Photo by Julien Choquette
The Mush Hole at the Burlington Performing Arts Centre
Thurs, March 5
The Mush Hole performance pays respect to the many Survivors, acknowledging the lives and spirits of generations of Survivors who “served time” at the school. It is about their survival, resilience and was created in close connection to Survivors, their writings, interviews and Survivor Series Talks. The Mush Hole incorporates the bricks and mortar, the grounds of the Mohawk Institute to travel audiences into the environment of the residential school, important rooms such as the Boy’s Playroom, solitary confinement under the staircase cubby hole and laundry room. The loudness of the boiler room concealed Survivors cries from abuse. The storyline follows 2 generations of Survivors demonstrating the intergenerational effects, representing the long history of the residential school.
WHOOP-Szo at Baby G, Toronto
Thurs, Mar 5
London, Ontario’s WHOOP-Szo is a blazing force of DIY rock. Fronted by Anishinaabe-Canadian community leader Adam Sturgeon, the band has spent nearly a decade carving out a reputation for themselves in Canada’s crowded DIY scene, rising on the strength of their musicianship, songwriting, and tireless touring. Their new album “Warrior Down” is out Nov 1 on You’ve Changed Records.
Photo by Danny Alexander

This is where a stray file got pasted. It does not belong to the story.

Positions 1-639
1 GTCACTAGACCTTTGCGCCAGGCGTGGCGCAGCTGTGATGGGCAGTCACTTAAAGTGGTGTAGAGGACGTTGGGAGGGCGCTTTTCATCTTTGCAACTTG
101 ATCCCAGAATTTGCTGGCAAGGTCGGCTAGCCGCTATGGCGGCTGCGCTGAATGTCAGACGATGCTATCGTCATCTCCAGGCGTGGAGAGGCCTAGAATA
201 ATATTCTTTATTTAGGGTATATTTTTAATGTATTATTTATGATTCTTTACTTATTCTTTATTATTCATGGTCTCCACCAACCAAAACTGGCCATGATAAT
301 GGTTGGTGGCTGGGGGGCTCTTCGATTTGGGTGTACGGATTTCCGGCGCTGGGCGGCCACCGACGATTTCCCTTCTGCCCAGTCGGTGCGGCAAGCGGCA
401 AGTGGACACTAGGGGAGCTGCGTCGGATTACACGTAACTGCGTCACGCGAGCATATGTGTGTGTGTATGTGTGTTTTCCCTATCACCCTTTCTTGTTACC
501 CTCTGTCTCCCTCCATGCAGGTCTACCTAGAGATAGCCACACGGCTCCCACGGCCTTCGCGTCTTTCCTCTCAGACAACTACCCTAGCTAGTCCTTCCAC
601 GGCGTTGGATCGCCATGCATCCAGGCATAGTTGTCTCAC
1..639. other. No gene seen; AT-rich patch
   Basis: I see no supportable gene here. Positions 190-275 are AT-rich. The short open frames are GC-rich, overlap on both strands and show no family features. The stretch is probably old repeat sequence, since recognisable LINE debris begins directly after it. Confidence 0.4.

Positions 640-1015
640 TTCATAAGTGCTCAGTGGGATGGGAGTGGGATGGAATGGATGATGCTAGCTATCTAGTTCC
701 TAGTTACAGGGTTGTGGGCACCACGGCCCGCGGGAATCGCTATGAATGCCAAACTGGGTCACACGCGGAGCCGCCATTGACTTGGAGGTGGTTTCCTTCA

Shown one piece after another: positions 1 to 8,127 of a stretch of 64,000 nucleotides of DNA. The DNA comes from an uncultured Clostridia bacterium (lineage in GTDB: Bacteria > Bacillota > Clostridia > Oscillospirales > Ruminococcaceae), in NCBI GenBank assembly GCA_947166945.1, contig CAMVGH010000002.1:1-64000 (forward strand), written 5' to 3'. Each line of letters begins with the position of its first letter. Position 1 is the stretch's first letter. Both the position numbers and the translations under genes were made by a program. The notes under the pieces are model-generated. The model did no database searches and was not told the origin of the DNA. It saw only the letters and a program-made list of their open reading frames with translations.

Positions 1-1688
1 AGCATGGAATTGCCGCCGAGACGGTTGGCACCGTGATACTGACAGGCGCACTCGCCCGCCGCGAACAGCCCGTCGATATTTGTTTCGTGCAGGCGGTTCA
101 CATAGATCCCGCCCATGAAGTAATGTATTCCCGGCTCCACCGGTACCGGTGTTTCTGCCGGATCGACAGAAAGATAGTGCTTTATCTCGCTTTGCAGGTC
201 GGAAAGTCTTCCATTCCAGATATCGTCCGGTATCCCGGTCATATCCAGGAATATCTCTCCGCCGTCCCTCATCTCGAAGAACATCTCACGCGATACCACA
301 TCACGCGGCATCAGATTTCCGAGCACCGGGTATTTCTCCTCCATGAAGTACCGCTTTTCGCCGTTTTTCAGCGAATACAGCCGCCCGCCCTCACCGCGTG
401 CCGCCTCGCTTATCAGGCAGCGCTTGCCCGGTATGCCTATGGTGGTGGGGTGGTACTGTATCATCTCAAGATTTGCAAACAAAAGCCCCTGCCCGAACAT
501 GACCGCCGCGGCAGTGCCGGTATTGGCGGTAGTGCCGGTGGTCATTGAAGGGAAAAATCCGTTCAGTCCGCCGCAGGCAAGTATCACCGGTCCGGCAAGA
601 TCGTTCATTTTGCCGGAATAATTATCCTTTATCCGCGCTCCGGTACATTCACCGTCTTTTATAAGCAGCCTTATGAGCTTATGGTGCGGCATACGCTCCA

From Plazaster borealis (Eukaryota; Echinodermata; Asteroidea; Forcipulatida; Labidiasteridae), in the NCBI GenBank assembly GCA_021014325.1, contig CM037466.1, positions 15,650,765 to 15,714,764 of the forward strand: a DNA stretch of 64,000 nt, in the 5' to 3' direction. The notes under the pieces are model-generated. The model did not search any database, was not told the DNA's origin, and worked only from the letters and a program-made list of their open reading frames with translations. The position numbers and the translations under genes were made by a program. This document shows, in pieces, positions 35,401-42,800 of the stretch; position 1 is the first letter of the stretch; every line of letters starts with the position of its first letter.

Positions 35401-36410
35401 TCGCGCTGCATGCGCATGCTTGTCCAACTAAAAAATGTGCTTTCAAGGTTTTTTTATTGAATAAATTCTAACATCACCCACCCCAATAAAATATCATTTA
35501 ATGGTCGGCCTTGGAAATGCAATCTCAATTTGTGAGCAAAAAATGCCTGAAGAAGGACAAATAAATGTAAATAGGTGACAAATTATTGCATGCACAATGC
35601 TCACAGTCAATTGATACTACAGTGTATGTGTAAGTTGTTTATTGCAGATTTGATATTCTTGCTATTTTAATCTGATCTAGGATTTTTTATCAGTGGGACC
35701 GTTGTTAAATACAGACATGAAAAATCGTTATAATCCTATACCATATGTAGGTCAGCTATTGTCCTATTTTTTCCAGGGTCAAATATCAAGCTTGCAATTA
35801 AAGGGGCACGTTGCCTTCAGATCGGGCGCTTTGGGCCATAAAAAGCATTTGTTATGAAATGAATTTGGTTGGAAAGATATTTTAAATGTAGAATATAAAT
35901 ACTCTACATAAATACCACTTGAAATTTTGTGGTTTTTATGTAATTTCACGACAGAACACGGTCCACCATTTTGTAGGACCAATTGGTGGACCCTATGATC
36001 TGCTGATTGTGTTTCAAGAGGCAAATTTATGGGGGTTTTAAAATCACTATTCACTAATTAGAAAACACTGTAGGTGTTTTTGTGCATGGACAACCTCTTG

Sierra Noble at The Burdock, Toronto
Thurs, March 19
Sierra Noble is a well-known singer-songwriter and fiddle player from Winnipeg, Canada. She released her first album - a traditional Metis fiddle album - at the age of 13, followed by a well received EP “Possibilities” which debuted her gift as a songwriter. She has performed around the world including as an opening act for Paul McCartney, Kid Rock, and Bon Jovi, and as a featured performer in the Opening Ceremony of the 2010 Winter Olympics.
Thurs, Mar 19: The Burdock, Toronto | Tickets and info
Sat, Mar 21: The National Arts Centre, Ottawa | Tickets and Info
Gritty and melodic, Amanda Rhéaume has become synonymous with some of the catchiest, Canadian roots-pop of the last decade. Winner of the 2014 CFMA for Aboriginal Songwriter of the Year, Rhéaume has toured extensively across Canada, the US, Europe, The United Kingdom, Central America, and more. She has opened for artists such as Emmylou Harris, K’Naan, Lucinda Williams, and Ani Difranco.
Diyet & The Love Soldiers at The Living Arts Centre, Mississauga